One requirement is that all persons on nurses' register have to attend a minimum of 20 hours per year in continuing professional development for nursing. All registered midwives and nurses holding scheduled endorsements as nurse or midwife practitioners or medicines endorsements as per the National Law have to complete a minimum of ten hours yearly in training related to endorsements. According to Morrissey & Callaghan (2011), an hour of continuous learning is equal to on CPD hour. It is the role of a nurse or midwife to calculate the number of active learning hours of participation. While CPD activities have relevance to midwifery and nursing professions, the activities will be counted from each professional development portfolio. According to Healey and Spencer (2008), persons on midwives' register have to participate in a minimum of 20 hours per year for midwifery professional development. The CPDs have to present relevance to the context of practice for the nurse or midwife.

3. Is professional indemnity insurance mandatory for all nurses and what does it cover?

Under section 129 of the National Law, nurse practitioners and registered nurses must practice until they have a cover from the appropriate professional indemnity insurance firms. Registered health practitioners should not engage in health profession practice where the practitioner has been registered unless there are appropriate arrangements for professional indemnity insurance in force. It is often related to the practitioner's professional practice. Ideally, the methods secure professional practice insurance for the practitioner against civil liabilities incurred by claims that come from negligent acts, omissions, or errors in the practitioner's conduct. The scope of insurance is availed to organizations and practitioners of various industries while covering the expenses and cost of defending legal claims and any payable damages. Some government agencies act under the policies of owning government services through self-insurance based on similar reasons and matters.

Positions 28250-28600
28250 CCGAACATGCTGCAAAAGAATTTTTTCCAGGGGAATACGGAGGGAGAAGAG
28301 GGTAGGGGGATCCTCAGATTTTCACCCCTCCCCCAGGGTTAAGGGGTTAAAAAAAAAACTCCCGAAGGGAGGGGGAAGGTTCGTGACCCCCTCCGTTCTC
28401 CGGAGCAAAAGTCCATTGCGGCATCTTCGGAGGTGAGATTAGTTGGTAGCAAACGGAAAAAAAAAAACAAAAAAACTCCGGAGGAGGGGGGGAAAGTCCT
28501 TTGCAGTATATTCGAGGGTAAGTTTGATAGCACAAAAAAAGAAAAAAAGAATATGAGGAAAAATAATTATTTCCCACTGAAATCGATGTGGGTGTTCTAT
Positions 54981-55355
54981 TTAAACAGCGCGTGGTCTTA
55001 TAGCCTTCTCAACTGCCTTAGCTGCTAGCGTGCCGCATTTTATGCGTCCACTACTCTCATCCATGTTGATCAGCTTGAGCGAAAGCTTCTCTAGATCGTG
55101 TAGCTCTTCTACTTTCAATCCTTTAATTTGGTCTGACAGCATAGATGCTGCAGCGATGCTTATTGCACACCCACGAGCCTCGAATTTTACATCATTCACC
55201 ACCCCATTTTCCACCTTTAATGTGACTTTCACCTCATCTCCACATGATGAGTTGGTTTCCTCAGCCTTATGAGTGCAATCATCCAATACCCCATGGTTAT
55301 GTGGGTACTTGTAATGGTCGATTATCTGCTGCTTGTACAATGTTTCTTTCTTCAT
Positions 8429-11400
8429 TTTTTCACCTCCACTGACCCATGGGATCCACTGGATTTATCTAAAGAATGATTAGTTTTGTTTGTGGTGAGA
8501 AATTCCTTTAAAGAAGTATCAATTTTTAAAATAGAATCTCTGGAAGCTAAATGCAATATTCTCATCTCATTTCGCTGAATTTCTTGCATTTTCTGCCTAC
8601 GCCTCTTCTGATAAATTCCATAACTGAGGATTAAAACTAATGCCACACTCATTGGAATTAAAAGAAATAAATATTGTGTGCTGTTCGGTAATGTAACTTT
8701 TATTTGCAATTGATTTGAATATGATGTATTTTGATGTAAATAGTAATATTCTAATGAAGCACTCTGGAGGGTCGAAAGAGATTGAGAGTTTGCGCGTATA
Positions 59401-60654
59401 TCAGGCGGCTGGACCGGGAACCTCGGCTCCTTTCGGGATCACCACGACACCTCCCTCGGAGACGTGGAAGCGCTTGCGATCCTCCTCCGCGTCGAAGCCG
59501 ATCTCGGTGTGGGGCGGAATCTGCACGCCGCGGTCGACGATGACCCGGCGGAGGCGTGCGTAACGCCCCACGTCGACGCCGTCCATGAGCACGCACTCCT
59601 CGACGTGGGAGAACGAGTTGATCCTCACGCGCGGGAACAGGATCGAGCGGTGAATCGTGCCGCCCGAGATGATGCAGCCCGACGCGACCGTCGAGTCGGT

4. Briefly describe the benefits of the National Framework for the Development of Decision Making

According to Roussel and Swansburg (2009), a national decision-making framework is inclusive of two distinct parts. The first presents sets of principles forming the foundation for evaluation and development of tools used in decision-making. The other contains decision-making tools and templates. One of them for nursing (enrolled and registered nurses) and the other for midwifery and recognizes differences between each profession. The underlined terms have expanded meanings to meet the decision-making tools and purpose. The goal of this framework includes fostering consistency on jurisdictions through identification of the agreed principles and tools in decision making. It also uses the policy to demonstrate the applicability of the concepts and principles in the professions. According to Cowen, Maier and Price (2009), regulation of professions is done in the interest of the public. The regulation amounts to public safety through ensuring that the…[continue]